Abstract: Psalms was the favorite Old Testament book at Qumran and in the New Testament; the Book of Mormon contains more than three dozen allusions to Psalms. While Psalms contains both powerful, poetic words of comfort and doctrinal gems, many psalms also seem to careen between praise, warning, comfort, military braggadocio, and humility, sometimes addressing the Lord, sometimes speaking in the voice of the Lord or his prophets. The texts that most strongly exhibit such abrupt shifts may yield greater meaning if they are read as scripts or libretti of a sacred, temple- based drama.

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Was Adam a Monotheist?
A Reflection on Why We Call Abraham Father and Not Adam

Abstract: The three great monotheistic religious traditions (Judaism, Christianity, and Islam) all claim Abraham as father and prototypical monotheist. Though Adam is the putative first father in all of these traditions, he is seldom remembered in Judeo-Christian scriptural, apocryphal, or pseudepigraphic texts as an exemplary monotheist. This essay briefly reviews why Abraham retains the lofty title “Father of Monotheism” while exploring how Latter-day restoration scripture adds to and challenges this ancient tradition vis-à-vis enhanced understanding of Adam’s covenantal and monotheistic fidelity to God.

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Campbellites and Mormonites: Competing Restoration Movements

Abstract: In October 1830, Oliver Cowdery, Peter Whitmer Jr., Parley P. Pratt, and Ziba Peterson were the first missionaries sent to travel through the western states to the Indian territory at the far reaches of the United States. Pratt, a former resident of northeastern Ohio, suggested they stop in the Kirtland, Ohio, area and visit his preacher friend, Sidney Rigdon. It was Rigdon who had earlier convinced Pratt that the restoration of the ancient order that included faith in Jesus Christ, repentance, baptism for the remission of sins, and the promise of the gift of the Holy Spirit could be found in Alexander Campbell’s restoration movement. Within a few weeks, the four missionaries baptized Rigdon and more than 100 new converts into Joseph Smith’s restoration movement — many of whom had been members of Campbell’s restoration movement. Although both Alexander Campbell and Joseph Smith called their movements restorations, the foundation upon which each was built was very different.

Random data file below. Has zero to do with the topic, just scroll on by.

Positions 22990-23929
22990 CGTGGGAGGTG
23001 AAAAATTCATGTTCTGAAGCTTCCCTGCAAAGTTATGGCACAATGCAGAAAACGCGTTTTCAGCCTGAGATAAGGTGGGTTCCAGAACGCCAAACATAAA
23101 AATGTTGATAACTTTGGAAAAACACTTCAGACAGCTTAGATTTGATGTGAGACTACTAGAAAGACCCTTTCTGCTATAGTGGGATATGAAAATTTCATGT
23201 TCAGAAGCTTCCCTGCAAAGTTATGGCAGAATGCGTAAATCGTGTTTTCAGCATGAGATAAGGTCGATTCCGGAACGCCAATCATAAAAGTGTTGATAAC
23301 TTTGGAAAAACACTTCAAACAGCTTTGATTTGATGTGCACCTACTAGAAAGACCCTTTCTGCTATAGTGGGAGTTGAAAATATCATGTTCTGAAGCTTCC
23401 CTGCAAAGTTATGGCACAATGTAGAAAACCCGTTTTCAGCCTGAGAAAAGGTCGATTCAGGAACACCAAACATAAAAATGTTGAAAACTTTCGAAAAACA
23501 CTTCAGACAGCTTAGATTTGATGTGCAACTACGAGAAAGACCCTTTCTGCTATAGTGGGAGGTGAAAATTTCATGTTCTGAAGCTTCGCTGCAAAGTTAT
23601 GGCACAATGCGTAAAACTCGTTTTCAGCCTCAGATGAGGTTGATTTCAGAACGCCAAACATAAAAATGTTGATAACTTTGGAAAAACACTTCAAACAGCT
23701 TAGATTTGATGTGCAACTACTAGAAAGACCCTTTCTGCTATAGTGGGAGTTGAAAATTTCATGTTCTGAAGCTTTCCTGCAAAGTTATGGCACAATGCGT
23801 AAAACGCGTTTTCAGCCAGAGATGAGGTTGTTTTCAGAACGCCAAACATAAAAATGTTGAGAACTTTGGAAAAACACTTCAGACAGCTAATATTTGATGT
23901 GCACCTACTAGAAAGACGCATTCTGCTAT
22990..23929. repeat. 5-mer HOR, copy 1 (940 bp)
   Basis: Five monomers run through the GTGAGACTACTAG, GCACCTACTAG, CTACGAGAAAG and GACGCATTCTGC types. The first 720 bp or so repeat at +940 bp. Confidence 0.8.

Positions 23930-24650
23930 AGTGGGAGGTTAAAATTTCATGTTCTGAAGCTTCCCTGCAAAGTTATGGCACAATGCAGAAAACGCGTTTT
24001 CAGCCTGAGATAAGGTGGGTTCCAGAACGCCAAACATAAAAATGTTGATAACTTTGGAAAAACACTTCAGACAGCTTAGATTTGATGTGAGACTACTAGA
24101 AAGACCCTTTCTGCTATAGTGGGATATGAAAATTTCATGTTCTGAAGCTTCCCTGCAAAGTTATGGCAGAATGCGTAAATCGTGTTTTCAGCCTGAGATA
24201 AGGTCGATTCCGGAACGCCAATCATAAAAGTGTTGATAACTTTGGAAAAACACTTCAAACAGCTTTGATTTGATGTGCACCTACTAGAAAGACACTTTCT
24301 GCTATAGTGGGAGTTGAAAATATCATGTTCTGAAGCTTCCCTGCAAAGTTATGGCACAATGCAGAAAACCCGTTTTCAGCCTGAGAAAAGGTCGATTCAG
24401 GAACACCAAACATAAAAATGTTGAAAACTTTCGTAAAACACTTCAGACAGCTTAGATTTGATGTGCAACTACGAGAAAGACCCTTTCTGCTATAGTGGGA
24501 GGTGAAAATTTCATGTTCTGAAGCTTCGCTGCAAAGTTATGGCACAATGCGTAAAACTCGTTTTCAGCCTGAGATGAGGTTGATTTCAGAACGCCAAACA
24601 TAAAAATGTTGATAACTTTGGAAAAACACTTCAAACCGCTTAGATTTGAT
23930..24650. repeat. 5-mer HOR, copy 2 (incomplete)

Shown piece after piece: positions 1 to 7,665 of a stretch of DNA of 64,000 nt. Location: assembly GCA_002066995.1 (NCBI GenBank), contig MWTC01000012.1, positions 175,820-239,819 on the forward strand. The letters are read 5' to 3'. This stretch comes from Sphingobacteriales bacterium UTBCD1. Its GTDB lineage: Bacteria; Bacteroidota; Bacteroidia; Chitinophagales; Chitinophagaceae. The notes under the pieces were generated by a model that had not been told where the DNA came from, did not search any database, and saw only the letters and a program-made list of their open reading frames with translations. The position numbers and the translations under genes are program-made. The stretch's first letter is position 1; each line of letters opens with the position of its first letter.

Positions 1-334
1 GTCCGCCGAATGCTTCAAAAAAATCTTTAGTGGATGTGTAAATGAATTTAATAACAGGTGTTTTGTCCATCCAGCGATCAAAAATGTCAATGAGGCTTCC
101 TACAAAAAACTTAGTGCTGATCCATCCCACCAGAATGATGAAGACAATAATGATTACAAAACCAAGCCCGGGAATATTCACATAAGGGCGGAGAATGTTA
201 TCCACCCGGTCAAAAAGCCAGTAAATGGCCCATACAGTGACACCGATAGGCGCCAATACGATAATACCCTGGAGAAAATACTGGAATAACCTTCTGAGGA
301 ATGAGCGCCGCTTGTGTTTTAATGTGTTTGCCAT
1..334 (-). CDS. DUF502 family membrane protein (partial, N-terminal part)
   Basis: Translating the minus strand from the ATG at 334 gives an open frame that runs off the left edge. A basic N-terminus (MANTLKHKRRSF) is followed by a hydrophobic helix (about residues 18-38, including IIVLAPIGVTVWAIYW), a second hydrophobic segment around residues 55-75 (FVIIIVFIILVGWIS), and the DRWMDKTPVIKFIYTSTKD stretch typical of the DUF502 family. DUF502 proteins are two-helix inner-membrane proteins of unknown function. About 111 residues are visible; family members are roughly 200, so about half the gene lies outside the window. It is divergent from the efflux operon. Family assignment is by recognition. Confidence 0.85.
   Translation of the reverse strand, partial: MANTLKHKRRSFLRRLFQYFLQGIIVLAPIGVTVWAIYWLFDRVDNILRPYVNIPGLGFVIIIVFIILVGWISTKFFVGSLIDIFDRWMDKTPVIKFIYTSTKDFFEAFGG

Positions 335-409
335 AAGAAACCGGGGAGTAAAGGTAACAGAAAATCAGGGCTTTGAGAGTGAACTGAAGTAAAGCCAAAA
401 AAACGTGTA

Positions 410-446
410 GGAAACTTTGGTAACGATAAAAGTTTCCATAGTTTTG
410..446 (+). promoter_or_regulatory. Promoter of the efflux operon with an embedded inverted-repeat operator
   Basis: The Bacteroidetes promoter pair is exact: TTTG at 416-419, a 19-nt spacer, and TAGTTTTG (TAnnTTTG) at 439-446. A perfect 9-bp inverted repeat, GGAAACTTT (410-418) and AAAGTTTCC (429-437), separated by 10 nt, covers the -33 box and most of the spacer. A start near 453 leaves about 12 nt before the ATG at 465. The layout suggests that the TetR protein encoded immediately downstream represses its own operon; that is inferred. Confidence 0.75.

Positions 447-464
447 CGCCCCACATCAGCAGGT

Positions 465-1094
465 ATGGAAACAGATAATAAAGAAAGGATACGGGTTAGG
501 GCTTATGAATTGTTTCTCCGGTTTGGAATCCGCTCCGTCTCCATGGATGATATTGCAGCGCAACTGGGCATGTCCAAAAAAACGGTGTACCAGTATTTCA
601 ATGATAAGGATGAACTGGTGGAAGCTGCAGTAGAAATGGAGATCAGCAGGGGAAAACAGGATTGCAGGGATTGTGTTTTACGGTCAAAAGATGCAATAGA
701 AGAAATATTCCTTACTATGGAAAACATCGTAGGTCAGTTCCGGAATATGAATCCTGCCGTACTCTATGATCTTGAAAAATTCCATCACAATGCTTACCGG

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Assessing the Criticisms of Early-Age Latter-Day Saint Marriages

Abstract: Critics of The Church of Jesus Christ of Latter-day Saints have accused Joseph Smith and other early Latter-day Saint men of pedophilia because they married teenaged women. Indeed, they have emphatically declared that such marriages were against 19th-century societal norms. However, historians and other experts have repeatedly stated that young people married throughout the 19th-century, and such marriages have been relatively common throughout all of US history. This article examines some of the accusations of early Latter-day Saint pedophilia and places such marriages within the greater historical and social context, illustrating that such marriages were normal and acceptable for their time and place.

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Curiously Unique:
Joseph Smith as Author
of the Book of Mormon

Abstract: The advent of the computer and the internet allows Joseph Smith as the “author” of the Book of Mormon to be compared to other authors and their books in ways essentially impossible even a couple of decades ago. Six criteria can demonstrate the presence of similarity or distinctiveness among writers and their literary creations: author education and experience, the book’s size and complexity, and the composition process and timeline. By comparing these characteristics, this essay investigates potentially unique characteristics of Joseph Smith and the creation of the Book of Mormon.

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Feasting on the Book of Mormon

Abstract: The Neal A. Maxwell Institute for Religious Scholarship has recently published a new study edition of the Book of Mormon. Edited by Grant Hardy, the Maxwell Institute Study Edition (MISE) incorporates important advances in Book of Mormon scholarship from the past few decades while grounding the reader’s experience in the text of the Book of Mormon. The reformatted text presented in the MISE improves the readability of the Book of Mormon, while footnotes, charts, bibliographies, and short explanatory essays highlight the strides made in recent years related to Book of Mormon scholarship. The MISE is a phenomenal edition of the Book of Mormon that is representative of the sort of close attention and care Latter-day Saints should be giving the text.

Review of Grant Hardy, ed. The Book of Mormon: Another Testament of Jesus Christ, Maxwell Institute Study Edition (Provo, UT: Neal A. Maxwell Institute for Religious Scholarship, Religious Studies Center at Brigham Young University / Salt Lake City: Deseret Book, 2018). 648 pp. $35.00 (paperback).